Übergewicht und Adipositas bei Kindern und Jugendlichen
There is a worldwide increase of overweight and obesity not only in adults, but also in children. Data used to estimate prevalence are, however, collected in differing age groups using nonstandardized measurements and instruments and refer to differing time periods. Moreover, various reference systems to classify overweight and obesity exist, thus, adding to the difficulty in comparing countries. In this paper, these problems are discussed in detail. The most common reference systems are introduced, and their impact on the estimation of the prevalence of overweight and obesity is demonstrated. Based on available data of the global situation, maps that depict the worldwide distribution of the prevalence of overweight and obesity in children and adolescents are presented. Finally, these maps will be discussed critically. Although it may be assumed that these data are collected according to the best quality standards available, the lack of a unified protocol to conduct studies on childhood obesity hampers the comparability of data between countries. Obvious limitations in that respect are the use of different reference systems, differing sampling schemes, and differing age groups. More subtle limitations result from, e.g., different measurement methods, including self-reported weight and height.
Available from: uni-ulm.de
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ABSTRACT: Background: Guidelines can provide orientation, help for medical decision processes, and science-based, practice-oriented recommendations. Obesity in childhood and adolescence increased in the last years worldwide. Guidelines for treating obesity in childhood and adolescence in Germany were first published by the workgroup "Obesity in Childhood and Adolescence" (AGA) in 2000. The aim now was to gradually amend and replace this consensus-based (S2-) guideline with an evidence-based (S3-) guideline. Methods: After a systematic computer-based literature research (keywords, Medline, 1988 - 2006) and literature selection and validation, a first text draft was composed on the basis of the core messages of the sighted literature. Within multiple feedback and consensus steps, the text was revised and consensus for the recommendations with included recommendation grades was achieved via a moderated so called "nominal group process". Results: For this guideline, consensus was achieved for a total of 23 recommendations. The detailed description of the classification of consensus strength can be gathered from the methods report appendant to this guideline. During development of this guideline, it was noticed that the number of patients employed in therapy studies is high. However, some of these studies have methodical deficiencies. The achieved results show that bodyweight and body fat mass are significantly influenceable with conventional behaviour-based measures and also with the current available drug therapies. However, the extent of the achieved weight reduction is rather small. In contrast, surgical measures are very successful in reduction of bodyweight. However, this is an unproved, experimental therapy which can only be considered as "ultima ratio" in special selected patients. The guideline with appendant methods report can be retrieved both on the homepages of the AWMF (www.awmf.org) and of the AGA (www.a-g-a.de).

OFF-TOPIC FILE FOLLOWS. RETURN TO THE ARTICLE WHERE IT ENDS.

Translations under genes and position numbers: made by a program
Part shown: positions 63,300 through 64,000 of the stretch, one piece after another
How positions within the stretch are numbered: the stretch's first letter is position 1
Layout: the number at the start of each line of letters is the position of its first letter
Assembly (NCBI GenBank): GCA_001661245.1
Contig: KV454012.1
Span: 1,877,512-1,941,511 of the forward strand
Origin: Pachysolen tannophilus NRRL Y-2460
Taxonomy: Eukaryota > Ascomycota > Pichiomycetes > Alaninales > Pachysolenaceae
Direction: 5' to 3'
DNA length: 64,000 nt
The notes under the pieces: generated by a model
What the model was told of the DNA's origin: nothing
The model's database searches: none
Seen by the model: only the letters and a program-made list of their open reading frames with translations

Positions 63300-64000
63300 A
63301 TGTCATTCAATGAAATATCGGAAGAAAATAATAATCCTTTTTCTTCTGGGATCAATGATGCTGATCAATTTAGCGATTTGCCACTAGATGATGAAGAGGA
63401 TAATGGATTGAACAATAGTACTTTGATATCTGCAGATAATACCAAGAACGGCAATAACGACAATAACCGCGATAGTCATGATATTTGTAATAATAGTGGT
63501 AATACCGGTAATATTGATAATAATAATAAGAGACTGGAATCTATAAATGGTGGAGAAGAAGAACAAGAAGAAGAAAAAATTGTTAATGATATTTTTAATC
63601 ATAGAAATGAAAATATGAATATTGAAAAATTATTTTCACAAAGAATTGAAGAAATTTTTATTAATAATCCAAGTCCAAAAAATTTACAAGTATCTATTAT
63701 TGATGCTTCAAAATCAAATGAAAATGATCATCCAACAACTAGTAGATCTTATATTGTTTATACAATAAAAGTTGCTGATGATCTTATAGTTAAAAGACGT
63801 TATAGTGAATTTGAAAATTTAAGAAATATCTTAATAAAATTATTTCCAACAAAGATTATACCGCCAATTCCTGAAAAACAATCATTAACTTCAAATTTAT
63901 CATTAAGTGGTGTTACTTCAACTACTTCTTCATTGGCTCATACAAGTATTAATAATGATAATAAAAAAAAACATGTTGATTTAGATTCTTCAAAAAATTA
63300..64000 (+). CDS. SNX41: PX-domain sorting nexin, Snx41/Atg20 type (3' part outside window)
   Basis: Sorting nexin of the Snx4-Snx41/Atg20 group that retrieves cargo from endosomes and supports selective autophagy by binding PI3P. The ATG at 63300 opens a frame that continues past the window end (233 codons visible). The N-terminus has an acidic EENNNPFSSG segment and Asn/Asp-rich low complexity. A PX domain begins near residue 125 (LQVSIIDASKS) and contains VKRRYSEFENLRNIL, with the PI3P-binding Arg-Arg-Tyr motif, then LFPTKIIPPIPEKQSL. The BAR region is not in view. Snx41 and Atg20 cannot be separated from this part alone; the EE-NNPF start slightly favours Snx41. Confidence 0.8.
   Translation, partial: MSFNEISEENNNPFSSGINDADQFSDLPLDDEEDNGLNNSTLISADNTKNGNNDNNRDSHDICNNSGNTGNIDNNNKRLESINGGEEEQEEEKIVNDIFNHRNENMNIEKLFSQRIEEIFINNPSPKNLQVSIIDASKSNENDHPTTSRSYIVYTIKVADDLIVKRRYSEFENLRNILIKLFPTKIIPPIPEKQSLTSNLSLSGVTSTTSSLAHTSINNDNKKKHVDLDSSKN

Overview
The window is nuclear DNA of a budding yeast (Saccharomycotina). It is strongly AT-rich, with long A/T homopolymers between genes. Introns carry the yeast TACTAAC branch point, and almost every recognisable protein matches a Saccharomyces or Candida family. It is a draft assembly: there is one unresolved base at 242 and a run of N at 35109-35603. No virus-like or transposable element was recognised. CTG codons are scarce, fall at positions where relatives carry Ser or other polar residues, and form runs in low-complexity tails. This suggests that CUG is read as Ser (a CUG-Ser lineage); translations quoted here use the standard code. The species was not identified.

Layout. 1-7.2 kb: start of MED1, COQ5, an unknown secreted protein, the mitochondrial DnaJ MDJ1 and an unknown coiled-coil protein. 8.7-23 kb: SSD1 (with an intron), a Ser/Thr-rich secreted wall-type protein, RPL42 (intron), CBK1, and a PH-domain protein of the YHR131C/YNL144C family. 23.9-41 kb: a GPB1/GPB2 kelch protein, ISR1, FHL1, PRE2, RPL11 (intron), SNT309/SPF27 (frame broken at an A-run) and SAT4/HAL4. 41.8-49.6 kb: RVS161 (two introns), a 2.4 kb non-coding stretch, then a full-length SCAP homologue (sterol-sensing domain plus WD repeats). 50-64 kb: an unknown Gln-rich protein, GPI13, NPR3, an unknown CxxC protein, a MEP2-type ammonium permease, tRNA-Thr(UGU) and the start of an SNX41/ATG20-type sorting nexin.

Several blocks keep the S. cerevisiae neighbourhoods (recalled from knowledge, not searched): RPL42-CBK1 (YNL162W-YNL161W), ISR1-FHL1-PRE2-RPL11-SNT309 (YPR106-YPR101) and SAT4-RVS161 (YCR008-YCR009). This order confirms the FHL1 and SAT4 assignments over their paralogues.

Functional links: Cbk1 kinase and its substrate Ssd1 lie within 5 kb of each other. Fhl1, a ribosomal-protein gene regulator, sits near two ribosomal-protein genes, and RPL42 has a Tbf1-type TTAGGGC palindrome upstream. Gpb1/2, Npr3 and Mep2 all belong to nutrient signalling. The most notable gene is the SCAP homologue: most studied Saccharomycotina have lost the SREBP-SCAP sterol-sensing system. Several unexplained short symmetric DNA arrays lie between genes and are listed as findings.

Available from: augsburg.de
Available from: B-M Kurth
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ABSTRACT: The increasing prevalence of overweight and obesity is a reason for concern not only in Germany but also in other countries. There are various methods and data sources that can be used to assess the extent of this public health problem. The present publication gives an overview of the reference systems that are in use in Germany to assess body mass index (BMI), which is calculated from height and weight, and an overview from several data sources: the school entry examinations, the HBSC study of the WHO, and the German Health Interview and Examination Survey for Children and Adolescents (KiGGS). Current prevalence estimates are based on the KiGGS survey, which found that, based on the Kromeyer-Hauschild reference system, 14.8% of the children and adolescents in Germany aged 2-17 years are overweight, including 6.1% suffering from obesity. In absolute numbers referring to the most recent population numbers, this corresponds to 1.7 million overweight children and adolescents in Germany aged 2 years and older, 750,000 of whom are obese. This description of the status quo represents the benchmark for all future studies of BMI that aim at assessing temporal trends and, thus, the efficacy of national prevention and intervention programs. Regular examinations of certain age groups of children and adolescents in Germany, such as the school entry examinations, can be used for the assessment of temporal trends, if certain standards are followed during the examination. Studies that rely on self-reported height and weight instead of measurements, such as the German part of the HBSC study, however, need a correction based on the subjective body perception. The KiGGS participants themselves are also subject to follow-up interviews and examinations. Thus, it will be possible to regularly update the assessment of the prevalence of overweight and obesity. The Kromeyer-Hauschild reference system should not be replaced by the KiGGS BMI data, in order not to artificially lower the prevalences of overweight and obesity. It should, however, not be used for children below 2 years of age.
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